Drug Company-Supported Symposia: What Should Be Disclosed?

Miller, Ronald D. MD

Anesthesia & Analgesia:
doi: 10.1213/00000539-200008000-00056
Letters to the Editor
Author Information

Editor-in-Chief Anesthesia & Analgesia

We appreciate the thoughtful concerns expressed by Dr. Saidman, the distinguished former Editor-in-Chief of Anesthesiology. Anesthesia & Analgesia has extensively analyzed and debated our policy regarding the publication of supplements. In fact, Dr. Saidman was part of that debate, and interested readers are encouraged to review this debate in Anesthesia & Analgesia (1993;77:651–2 and 1995;81:886). Not only that, the entire issue of supplements has been analyzed extensively and repeatedly by the Editorial Board of Anesthesia & Analgesia and the Board of Trustees of the International Anesthesia Research Society. It is our opinion that a collection of peer-reviewed articles regarding a particular subject or product in one volume can be quite helpful.

Dr. Saidman is quite correct in stating that the required financial information is not listed; it should have been. Certainly, if an individual is a current consultant to Glaxo-Wellcome and/or received payments for publication, this information should have been included. However, we do not require authors to list whether they have received honoraria for making presentations in the past from these companies. As an example of how difficult the entire issue of “financial conflict” can be, many journals, including Anesthesia & Analgesia, and in the past (and maybe the present) Anesthesiology, have given honoraria for publication of review articles or medical intelligence articles. Should these be listed in print?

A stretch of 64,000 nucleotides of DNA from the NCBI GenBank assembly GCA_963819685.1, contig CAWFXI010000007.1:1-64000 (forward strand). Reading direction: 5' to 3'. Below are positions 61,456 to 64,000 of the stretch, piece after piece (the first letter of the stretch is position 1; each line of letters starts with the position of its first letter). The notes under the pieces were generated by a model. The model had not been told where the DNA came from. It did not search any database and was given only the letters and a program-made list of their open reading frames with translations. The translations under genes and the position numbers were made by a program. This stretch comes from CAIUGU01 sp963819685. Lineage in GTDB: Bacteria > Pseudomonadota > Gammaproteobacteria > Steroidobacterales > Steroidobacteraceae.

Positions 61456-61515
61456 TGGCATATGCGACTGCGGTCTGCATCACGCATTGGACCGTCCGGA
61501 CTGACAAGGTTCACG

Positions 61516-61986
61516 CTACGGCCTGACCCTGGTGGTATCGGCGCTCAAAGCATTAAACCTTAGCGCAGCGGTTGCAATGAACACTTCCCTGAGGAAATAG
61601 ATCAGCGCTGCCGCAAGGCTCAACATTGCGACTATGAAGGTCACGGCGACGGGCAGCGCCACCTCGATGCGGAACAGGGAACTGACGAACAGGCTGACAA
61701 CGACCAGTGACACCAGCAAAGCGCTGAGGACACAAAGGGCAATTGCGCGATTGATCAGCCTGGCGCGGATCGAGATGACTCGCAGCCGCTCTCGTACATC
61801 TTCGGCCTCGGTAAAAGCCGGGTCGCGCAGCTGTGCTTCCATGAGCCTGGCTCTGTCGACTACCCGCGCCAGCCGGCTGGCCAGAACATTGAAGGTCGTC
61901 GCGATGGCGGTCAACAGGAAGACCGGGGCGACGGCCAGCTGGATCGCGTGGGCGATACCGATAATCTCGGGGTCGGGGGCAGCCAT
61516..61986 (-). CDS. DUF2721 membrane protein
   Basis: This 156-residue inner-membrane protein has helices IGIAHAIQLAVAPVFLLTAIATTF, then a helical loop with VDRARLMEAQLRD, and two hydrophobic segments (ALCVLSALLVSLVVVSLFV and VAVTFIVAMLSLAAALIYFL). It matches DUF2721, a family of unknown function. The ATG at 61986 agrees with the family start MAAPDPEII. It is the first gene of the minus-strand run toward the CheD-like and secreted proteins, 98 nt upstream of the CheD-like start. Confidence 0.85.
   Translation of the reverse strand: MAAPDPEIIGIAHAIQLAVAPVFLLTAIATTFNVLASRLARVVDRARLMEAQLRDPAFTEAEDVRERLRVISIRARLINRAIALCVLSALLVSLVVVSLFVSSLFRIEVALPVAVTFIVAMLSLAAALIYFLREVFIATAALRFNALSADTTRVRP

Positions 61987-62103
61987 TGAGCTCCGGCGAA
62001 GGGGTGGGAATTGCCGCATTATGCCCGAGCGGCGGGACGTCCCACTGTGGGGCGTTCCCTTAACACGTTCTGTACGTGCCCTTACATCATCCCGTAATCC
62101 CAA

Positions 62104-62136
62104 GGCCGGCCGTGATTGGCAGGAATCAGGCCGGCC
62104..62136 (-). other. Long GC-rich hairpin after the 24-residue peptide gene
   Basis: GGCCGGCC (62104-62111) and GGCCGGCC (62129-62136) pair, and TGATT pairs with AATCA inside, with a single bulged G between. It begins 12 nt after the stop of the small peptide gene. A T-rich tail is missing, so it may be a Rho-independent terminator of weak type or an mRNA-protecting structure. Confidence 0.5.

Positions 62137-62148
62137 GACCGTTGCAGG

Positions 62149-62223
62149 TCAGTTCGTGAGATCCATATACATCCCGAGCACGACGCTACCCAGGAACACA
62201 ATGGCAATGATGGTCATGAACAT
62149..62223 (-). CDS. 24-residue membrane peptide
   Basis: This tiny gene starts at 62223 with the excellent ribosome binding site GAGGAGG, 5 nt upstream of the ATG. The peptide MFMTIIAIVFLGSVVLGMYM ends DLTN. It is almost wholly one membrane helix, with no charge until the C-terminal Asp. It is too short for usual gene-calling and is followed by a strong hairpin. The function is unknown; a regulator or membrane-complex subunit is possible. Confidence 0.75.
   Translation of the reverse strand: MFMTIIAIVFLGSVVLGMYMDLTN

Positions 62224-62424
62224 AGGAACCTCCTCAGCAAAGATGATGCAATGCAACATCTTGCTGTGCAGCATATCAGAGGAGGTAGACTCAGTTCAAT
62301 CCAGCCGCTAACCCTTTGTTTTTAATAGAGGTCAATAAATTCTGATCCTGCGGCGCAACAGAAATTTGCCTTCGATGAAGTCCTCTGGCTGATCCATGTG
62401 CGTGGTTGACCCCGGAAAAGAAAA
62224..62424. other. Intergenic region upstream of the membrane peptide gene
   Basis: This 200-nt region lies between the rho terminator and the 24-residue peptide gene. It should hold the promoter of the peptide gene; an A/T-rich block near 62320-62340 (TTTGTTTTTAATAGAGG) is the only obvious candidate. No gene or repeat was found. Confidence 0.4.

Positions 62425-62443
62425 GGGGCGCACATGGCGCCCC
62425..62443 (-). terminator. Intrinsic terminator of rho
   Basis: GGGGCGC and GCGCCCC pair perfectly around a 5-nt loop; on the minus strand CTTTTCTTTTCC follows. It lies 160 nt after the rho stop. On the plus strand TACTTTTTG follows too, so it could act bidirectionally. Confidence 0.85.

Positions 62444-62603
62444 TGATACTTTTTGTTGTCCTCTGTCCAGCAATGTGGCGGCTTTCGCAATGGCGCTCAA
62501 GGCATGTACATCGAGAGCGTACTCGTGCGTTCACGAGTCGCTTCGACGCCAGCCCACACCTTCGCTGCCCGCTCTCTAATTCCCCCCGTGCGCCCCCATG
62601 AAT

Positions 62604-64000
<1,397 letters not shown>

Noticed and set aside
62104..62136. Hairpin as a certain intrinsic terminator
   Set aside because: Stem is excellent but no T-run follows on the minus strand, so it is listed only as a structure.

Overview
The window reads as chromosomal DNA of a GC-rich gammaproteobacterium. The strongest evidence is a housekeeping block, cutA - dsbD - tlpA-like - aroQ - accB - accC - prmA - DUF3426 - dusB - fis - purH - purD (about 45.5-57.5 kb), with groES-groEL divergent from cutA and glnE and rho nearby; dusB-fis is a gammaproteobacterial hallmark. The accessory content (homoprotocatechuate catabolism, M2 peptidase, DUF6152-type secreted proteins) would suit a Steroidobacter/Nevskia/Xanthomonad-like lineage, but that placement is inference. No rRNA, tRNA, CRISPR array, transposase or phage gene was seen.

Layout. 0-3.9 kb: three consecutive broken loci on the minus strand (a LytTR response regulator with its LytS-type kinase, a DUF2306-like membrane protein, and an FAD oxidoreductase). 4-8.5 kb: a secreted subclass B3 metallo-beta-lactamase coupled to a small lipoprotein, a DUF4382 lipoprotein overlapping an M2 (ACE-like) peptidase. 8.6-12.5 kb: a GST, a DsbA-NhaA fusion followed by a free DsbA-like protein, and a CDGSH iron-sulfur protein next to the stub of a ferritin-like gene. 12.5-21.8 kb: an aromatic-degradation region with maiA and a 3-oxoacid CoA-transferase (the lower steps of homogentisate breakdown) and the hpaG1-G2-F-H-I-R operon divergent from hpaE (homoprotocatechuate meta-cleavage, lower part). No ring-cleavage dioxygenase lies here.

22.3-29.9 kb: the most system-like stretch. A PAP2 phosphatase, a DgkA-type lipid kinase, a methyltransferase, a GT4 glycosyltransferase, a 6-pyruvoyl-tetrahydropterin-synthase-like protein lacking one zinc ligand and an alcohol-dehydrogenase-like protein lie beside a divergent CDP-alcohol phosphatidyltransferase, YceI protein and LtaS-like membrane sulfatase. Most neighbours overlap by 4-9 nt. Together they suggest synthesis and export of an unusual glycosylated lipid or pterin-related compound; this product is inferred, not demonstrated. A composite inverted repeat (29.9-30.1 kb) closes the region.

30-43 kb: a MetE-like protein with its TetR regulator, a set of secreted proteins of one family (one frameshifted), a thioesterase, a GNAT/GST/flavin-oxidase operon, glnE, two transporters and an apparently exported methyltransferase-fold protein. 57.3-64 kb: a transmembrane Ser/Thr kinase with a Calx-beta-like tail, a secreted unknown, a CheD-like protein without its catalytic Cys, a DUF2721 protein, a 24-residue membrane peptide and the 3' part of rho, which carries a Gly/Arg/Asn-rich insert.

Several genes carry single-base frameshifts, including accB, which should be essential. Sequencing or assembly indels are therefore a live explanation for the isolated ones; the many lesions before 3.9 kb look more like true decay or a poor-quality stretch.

With regard to the second issue, the articles underwent our standard peer-review process. We have, in the past, rejected entire supplements and rejected one or more articles of a particular supplement. It is not our policy, nor that of any other journal with which I am familiar, to publicly identify rejected articles.

As explained in part when the entire matter was extensively debated in the above-referenced issues of Anesthesia & Analgesia, to “disclose all relationships that might represent a possible conflict of interest” is far easier to require than to achieve. Nevertheless, to the best of my knowledge, we are one of the few anesthesia journals that has openly debated the issue of “financial or conflicting interests.” We appreciate Dr. Saidman’s concerns.

Ronald D. Miller MD

© 2000 International Anesthesia Research Society